ANC Youth League President Collen Maine is seen at a Media Press conference at Luthuli House. Picture: Nhlanhla Phillips

Durban - Disgruntled members of the ANC Youth League who have been campaigning for the disbandment of the youth body’s national structure will on Tuesday officially know who will take over the structure, and prepare for its elective conference.

This comes after the ANC’s national executive committee (NEC), which has just completed a crucial meeting from Friday last week until Monday, gave the go-ahead for the dissolution of the ANCYL NEC, led by Collen Maine.

The party’s national working committee had recommended the dissolution of the ANCYL structure to the NEC, following several pickets and petitions by league members who accused the body’s national leadership of being ineffective and of driving the young lions into political irrelevance since their election in 2015.

The current ANCYL’s mandate ended late last year, when its national leaders failed to hold its national elective conference, as required by the party’s constitution.

One of the campaign leaders, Ngoako Selamolela, said the grouping would await official communication and the announcement of the appointed national task team (NTT) before expressing their attitude.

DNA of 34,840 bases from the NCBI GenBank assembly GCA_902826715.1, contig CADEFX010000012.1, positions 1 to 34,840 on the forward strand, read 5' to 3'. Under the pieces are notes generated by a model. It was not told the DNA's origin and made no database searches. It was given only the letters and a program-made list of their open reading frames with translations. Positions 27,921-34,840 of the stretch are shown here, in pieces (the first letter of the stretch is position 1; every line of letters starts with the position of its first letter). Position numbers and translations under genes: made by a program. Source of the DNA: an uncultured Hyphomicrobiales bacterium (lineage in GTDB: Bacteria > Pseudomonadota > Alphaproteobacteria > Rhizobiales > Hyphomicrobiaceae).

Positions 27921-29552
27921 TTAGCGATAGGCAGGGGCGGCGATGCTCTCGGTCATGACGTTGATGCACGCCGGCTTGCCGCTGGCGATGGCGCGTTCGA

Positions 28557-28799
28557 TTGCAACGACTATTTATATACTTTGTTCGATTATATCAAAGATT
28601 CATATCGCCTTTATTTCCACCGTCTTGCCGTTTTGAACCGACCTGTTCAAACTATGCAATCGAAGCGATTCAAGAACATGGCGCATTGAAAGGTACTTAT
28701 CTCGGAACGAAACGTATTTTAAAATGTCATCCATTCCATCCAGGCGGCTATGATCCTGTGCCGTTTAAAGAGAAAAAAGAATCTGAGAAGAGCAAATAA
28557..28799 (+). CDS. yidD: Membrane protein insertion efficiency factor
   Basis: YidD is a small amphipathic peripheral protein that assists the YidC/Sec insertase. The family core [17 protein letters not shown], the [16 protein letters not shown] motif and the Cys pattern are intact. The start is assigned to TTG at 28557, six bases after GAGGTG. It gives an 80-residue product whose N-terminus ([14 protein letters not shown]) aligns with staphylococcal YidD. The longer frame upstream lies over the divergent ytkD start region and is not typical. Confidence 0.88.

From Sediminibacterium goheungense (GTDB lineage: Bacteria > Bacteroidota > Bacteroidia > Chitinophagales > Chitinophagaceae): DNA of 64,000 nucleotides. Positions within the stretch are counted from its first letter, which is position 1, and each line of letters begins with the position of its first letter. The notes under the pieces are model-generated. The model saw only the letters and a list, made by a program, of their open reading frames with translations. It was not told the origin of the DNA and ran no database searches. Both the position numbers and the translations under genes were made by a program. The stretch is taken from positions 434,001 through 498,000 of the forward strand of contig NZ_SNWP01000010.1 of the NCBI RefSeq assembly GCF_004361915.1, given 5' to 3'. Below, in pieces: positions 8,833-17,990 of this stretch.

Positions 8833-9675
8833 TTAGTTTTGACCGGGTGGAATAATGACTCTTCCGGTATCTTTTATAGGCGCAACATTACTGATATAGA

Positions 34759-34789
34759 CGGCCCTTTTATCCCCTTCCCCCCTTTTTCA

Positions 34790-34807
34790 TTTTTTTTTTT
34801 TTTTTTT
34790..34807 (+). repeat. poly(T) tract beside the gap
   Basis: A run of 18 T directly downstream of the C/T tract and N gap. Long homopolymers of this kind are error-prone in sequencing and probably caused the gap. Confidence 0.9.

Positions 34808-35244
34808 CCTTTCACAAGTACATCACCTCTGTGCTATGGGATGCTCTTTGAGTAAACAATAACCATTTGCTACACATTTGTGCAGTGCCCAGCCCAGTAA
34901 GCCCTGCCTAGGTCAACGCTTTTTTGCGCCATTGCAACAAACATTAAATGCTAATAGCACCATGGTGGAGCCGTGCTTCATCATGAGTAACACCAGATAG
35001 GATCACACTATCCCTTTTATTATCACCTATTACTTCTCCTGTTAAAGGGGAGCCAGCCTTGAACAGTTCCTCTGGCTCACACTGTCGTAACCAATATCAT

“We do not want to pre-empt this, and all of us are getting information from individuals. So it is best we wait for the formal communication before we publicly express our view,” Selamolela said.

An NEC member told Independent Media that the ANCYL leadership had been disbanded, with ANC MP Thandi Mahambehlala being installed as the NTT’s convenor.

Several lists making the rounds among ANC and ANCYL members on social media included Maine and ANCYL secretary-general Njabulo Nzuza as among those included in the NTT.

None of the leading figures in the disbandment campaign were apparently included in the NTT.

The NEC’s crucial meeting also discussed the fate of its senior member Derek Hanekom, after he admitted he had met with the EFF to discuss a plot to oust former president Jacob Zuma.

Zuma’s backers within the NEC had pushed for Hanekom to be hauled into a disciplinary inquiry and face possible expulsion for the admission.

The move was, however, shot down by those sympathetic to Hanekom, a known backer of President Cyril Ramaphosa.

Hanekom was among a number of ANC MPs who openly called for Zuma’s resignation as head of state, and who went as far as voting with the opposition in the 2017 motion of no confidence against Zuma - which he survived by 198 to 177.

Political Bureau